Added 03 May 2015

At 11pm last night ship time moved forward one hour to match local time in Norway so as far as our body-clocks are concerned breakfast starts early today. Not many guests are prompt.

At 9.30am Olav Orheim gave an interesting presentation about Norway’s oil industry. By mid-morning we begin to spot the skerries and first signs of the mainland. We arrive in Stavanger on time and dock in the inner harbour. The sun is shining and we’re bang in the middle of the city so it is easy to explore. Most of us head off to visit Stavanger’s award-winning oil museum. There are exhibits to view, exhibits to pull, exhibits to push and even exhibits to get in. You can try on a survival suit as worn by oil workers when they transfer by helicopter to their oil rig. And the local university has built a single seat racing car to research fuel usage. The car stands still and you follow a race track on the TV screen in front of you. Richard has a go and manages a lap. When Dawn gets in the car pedals slide away and she ends up horizontal trying to reach the controls. She can’t see the TV screen and manages to hit the barriers!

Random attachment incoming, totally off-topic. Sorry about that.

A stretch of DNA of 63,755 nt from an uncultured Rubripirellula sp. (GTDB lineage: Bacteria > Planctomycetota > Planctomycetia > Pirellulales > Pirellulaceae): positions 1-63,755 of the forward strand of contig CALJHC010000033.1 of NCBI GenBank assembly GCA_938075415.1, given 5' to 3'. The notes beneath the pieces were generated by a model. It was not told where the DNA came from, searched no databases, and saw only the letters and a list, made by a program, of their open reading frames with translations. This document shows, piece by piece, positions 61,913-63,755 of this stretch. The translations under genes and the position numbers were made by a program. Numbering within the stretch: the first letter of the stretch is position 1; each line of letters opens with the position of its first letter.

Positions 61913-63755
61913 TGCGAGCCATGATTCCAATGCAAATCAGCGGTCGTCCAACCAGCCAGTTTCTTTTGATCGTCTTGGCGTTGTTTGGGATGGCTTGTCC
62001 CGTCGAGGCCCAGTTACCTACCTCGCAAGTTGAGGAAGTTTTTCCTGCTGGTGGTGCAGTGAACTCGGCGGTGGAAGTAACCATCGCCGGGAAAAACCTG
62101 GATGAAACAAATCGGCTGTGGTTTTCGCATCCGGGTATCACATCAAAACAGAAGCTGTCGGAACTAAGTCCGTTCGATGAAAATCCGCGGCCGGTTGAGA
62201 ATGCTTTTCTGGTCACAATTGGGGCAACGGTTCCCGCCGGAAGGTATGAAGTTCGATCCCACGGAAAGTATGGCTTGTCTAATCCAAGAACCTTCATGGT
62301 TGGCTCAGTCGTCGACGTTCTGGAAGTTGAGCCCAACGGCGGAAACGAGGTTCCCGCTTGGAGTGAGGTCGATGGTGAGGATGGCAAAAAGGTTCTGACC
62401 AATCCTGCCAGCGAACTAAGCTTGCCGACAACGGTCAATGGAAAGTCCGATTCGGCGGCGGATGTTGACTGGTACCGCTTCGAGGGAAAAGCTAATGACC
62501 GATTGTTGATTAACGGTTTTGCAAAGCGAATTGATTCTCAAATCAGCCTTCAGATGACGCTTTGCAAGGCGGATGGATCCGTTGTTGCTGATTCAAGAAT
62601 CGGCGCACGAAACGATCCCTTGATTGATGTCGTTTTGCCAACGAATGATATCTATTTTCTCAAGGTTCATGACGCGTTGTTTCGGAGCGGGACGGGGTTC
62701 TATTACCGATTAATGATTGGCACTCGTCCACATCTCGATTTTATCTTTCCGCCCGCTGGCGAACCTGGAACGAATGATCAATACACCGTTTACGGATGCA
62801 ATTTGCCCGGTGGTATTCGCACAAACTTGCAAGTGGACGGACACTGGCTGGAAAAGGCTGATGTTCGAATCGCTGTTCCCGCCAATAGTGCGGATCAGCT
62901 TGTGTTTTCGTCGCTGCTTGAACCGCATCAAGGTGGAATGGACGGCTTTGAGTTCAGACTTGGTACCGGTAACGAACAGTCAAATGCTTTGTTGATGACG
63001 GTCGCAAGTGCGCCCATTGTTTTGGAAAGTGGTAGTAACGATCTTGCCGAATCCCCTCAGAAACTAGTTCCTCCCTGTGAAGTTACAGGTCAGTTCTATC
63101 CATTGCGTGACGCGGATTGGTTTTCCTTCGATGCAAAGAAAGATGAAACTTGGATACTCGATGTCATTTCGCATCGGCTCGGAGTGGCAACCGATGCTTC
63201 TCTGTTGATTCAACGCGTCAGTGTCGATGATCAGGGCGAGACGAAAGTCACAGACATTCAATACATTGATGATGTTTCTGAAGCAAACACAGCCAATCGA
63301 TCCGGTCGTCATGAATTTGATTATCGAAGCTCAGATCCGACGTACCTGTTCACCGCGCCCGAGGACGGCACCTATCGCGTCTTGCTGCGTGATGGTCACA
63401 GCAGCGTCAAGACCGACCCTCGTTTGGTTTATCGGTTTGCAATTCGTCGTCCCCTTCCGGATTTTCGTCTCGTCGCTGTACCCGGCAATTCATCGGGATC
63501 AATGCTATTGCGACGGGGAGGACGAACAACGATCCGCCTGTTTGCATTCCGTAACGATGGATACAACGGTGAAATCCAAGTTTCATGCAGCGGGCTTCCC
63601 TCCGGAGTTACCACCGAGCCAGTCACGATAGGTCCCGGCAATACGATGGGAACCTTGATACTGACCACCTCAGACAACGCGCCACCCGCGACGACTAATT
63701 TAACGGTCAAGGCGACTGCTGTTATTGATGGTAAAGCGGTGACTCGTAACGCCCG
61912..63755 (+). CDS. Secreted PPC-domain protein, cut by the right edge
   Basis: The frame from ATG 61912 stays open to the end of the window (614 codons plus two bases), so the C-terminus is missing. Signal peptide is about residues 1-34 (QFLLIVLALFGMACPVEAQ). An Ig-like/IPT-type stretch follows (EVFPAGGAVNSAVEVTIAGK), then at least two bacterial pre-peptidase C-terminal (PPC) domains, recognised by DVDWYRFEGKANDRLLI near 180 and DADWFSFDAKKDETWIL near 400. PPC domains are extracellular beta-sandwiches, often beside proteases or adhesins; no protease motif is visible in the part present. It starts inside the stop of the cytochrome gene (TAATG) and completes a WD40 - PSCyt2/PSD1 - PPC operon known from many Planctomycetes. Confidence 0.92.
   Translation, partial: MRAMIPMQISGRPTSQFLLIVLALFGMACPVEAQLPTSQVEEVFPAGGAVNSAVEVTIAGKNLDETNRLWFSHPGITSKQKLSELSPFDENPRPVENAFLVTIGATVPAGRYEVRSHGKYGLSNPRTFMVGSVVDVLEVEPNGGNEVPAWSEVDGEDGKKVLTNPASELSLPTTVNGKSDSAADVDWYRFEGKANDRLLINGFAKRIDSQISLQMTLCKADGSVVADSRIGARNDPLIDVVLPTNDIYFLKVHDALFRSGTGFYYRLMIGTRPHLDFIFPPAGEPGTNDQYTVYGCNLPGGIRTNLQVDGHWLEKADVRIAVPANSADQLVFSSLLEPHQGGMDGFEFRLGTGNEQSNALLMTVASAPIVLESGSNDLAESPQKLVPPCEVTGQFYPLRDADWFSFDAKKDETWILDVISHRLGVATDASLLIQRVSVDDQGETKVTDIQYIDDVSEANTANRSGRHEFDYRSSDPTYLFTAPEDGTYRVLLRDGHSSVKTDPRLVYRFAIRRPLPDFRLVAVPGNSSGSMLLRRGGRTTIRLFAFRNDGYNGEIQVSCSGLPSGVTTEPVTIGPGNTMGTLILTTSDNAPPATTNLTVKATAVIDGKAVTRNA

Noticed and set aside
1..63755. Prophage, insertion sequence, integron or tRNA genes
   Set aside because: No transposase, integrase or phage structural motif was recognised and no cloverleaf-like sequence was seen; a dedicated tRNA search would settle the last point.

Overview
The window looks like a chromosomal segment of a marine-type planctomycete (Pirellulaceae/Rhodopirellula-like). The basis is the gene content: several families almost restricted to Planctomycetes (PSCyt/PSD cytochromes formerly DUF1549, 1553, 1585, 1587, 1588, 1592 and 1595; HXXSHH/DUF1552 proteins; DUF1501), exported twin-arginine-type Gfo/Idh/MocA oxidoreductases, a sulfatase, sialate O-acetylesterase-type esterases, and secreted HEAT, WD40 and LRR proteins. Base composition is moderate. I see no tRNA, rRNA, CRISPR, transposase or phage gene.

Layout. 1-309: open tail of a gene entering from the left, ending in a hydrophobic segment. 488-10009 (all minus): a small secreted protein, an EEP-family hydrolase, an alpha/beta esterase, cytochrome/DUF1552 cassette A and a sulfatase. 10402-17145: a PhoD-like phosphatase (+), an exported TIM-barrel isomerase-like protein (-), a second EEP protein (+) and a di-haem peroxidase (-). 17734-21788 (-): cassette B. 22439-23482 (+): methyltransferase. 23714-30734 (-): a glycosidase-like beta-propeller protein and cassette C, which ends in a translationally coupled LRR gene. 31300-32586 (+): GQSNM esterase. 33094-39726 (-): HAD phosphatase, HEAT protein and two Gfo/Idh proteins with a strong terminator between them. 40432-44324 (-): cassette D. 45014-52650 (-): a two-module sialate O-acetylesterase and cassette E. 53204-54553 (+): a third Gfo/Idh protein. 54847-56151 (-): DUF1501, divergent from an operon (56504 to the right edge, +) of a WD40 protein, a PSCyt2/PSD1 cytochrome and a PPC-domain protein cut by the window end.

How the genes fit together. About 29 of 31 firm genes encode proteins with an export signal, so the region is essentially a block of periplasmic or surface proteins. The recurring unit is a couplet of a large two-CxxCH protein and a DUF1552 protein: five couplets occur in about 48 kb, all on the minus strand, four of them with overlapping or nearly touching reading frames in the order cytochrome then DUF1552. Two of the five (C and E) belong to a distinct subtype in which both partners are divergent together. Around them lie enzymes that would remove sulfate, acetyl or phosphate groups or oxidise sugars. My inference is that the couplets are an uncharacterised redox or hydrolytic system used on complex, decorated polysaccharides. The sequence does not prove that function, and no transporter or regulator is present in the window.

After the museum visit we scatter in all directions, some of us visiting the old quarter of town, others taking a stroll around the lake. We are all aboard by 6pm as FRAM leaves town and begins sailing towards Lysefjord. We arrive to the narrower parts of the fjord towards mid-evening and we are looking for a famous rock formation called Preikestolen or “the pulpit rock”. It is a large section of the cliff-face at an angle and has a flat top. If you are at the top of the mountain you can walk onto the top - if you have a head for heights! The view from the top down into the fjord must be magnificent. All 604 metres down! However it has to be said that the view from the bottom up is less than spectacular. In fact it is challenging to find the correct rock to start with. We find it and try to be impressed. A few people even take photographs.

This is clearly too much excitement for one day, and many guests retire early to bed.